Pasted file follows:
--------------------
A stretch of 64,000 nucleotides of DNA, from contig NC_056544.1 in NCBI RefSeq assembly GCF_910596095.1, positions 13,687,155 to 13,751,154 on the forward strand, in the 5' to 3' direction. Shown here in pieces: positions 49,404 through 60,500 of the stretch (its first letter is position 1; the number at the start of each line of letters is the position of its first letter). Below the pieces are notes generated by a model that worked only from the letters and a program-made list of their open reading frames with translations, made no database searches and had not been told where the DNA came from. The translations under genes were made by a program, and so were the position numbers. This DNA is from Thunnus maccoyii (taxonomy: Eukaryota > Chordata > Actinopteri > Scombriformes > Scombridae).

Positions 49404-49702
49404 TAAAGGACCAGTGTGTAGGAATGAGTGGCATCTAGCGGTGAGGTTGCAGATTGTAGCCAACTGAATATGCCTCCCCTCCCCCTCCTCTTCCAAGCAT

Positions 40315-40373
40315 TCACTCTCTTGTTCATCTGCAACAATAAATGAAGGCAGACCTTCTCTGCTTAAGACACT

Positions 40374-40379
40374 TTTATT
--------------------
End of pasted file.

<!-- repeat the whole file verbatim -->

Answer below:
A stretch of 64,000 nucleotides of DNA, from contig NC_056544.1 in NCBI RefSeq assembly GCF_910596095.1, positions 13,687,155 to 13,751,154 on the forward strand, in the 5' to 3' direction. Shown here in pieces: positions 49,404 through 60,500 of the stretch (its first letter is position 1; the number at the start of each line of letters is the position of its first letter). Below the pieces are notes generated by a model that worked only from the letters and a program-made list of their open reading frames with translations, made no database searches and had not been told where the DNA came from. The translations under genes were made by a program, and so were the position numbers. This DNA is from Thunnus maccoyii (taxonomy: Eukaryota > Chordata > Actinopteri > Scombriformes > Scombridae).

Positions 49404-49702
49404 TAAAGGACCAGTGTGTAGGAATGAGTGGCATCTAGCGGTGAGGTTGCAGATTGTAGCCAACTGAATATGCCTCCCCTCCCCCTCCTCTTCCAAGCAT

Positions 40315-40373
40315 TCACTCTCTTGTTCATCTGCAACAATAAATGAAGGCAGACCTTCTCTGCTTAAGACACT

Positions 40374-40379
40374 TTTATT